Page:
In today’s First Reading Abraham gives us an example of perseverance in prayer and teaches us how we should pray. It should not be a vending machine attitude, but one that seeks to understand God instead: “Will you sweep away the innocent with the guilty?” It should be persistent, but respectful. As in the Gospel, Hallowed be the Name of Our Father in Heaven. Not making demands. Thy Kingdom Come, Thy Will Be Done, on Earth as it is in Heaven. Abraham seeks to understand more and more the depth of God’s justice: 50 just souls, 45, 30, etc. Not haggling or making deals. In the end his prayer is heard, and God does justice for even fewer than Abraham dared to ask.
Our Lord teaches us his prayer in today’s Gospel to help us remember how to pray and for what we should pray. When we pray we must always seek to know God more deeply. Jesus, especially on the Cross, continues that conversation with God that Abraham had so long ago by showing us how far God in his justice and mercy is willing to go for us. We try to be the happy beneficiaries of Paul’s prayer for the Ephesians: “… that Christ may dwell in your hearts through faith; that you, being rooted and grounded in love, may have power to comprehend with all the saints what is the breadth and length and height and depth, and to know the love of Christ which surpasses knowledge” (Eph 3:17-19). As we go deeper in prayer, we come to understand that God is a God of justice, but one of love and mercy as well. So we strive to be just, and to show mercy as a way of expressing our appreciation for the mercy shown to us every day.
Often it is that perseverance in prayer that helps us understand ourselves and our motivations for which we are praying. Our Lord gives the example of the friend showing up in the middle of the night and nagging for some bread to feed a friend who has come late from a journey. The friend at the doorstep was not just persisting for himself. He was persisting on behalf of someone else. Our prayer must be for others as well as for ourselves. Jesus tells us that the friend in bed does it due to the persistence: he does it to get his friend off his porch. He gives that example to show how much more God answers our prayers when we persist, because we can ask a million times and God never stops loving us. He always listens to our prayers.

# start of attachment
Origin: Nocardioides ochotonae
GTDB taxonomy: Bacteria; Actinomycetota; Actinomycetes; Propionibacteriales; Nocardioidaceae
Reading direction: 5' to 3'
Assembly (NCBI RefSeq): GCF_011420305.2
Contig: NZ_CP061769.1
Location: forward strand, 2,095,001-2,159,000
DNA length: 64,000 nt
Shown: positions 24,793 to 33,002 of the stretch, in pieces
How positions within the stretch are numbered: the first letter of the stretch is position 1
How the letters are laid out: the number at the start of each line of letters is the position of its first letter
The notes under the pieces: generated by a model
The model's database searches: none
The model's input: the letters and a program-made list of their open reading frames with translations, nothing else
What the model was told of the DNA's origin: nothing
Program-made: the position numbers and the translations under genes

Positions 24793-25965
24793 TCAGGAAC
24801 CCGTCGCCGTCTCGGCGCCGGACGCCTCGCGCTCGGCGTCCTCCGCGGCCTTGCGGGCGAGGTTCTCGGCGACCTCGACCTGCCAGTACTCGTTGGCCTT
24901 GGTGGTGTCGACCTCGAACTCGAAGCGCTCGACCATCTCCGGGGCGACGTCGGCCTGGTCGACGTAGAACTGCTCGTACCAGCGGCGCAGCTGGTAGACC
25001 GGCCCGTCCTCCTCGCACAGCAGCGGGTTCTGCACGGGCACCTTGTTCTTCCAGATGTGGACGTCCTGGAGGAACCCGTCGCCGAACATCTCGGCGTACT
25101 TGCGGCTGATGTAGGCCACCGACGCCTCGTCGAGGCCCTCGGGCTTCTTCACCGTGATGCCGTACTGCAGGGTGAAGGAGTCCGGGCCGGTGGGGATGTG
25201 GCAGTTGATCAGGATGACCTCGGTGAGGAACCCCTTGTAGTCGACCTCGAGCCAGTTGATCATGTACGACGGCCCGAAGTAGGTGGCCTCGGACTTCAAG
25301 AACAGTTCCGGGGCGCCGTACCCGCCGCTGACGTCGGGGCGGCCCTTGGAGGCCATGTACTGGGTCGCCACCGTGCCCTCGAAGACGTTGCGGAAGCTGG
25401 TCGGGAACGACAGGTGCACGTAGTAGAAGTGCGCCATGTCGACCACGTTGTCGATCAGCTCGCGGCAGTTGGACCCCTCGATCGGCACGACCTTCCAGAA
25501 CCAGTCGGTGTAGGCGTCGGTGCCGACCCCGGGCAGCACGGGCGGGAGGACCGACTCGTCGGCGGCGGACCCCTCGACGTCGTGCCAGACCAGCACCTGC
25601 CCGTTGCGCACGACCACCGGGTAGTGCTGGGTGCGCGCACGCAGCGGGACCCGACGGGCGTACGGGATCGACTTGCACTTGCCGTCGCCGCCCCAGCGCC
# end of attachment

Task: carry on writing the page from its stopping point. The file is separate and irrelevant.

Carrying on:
We pray for what we want, and God in the end always gives us what we really need, even when it is not necessarily what we wanted. When that becomes hard to accept, the recipe for accepting and thanking God is to see how others have benefited as well from us not getting exactly what we want. Many times when we see the needs of others we realize that those things we thought we couldn’t live without are not that important after all. At other times we pray for the right things in the right way, but our prayers don’t seem to be answered. In those moments we have to ask God to help us see the bigger picture: someone out there needs the suffering we endure when our prayers are not answered, and God does reward us in those moments.
I invite you to make the resolution today in a moment of silence to ask the Holy Spirit to help you identify the one intention that is nearest and dearest to your heart. Ask the Holy Spirit to help you explore your motivations for asking for that intention, and don’t be afraid to change it if that is what God is calling you to do and you know it will benefit others. Remember that Jesus teaches us that everyone who asks will receive, and everyone who seeks will find. When we keep that in mind, we will always persevere in our prayer.
Readings: Genesis 18:20–32; Psalm 138:1–3, 6–8; Colossians 2:12–14; Luke 11:1–13. See also First Week of Lent, Tuesday and Thursday; 27th Week in Ordinary Time, Thursday; and 11th Week in Ordinary Time, Thursday.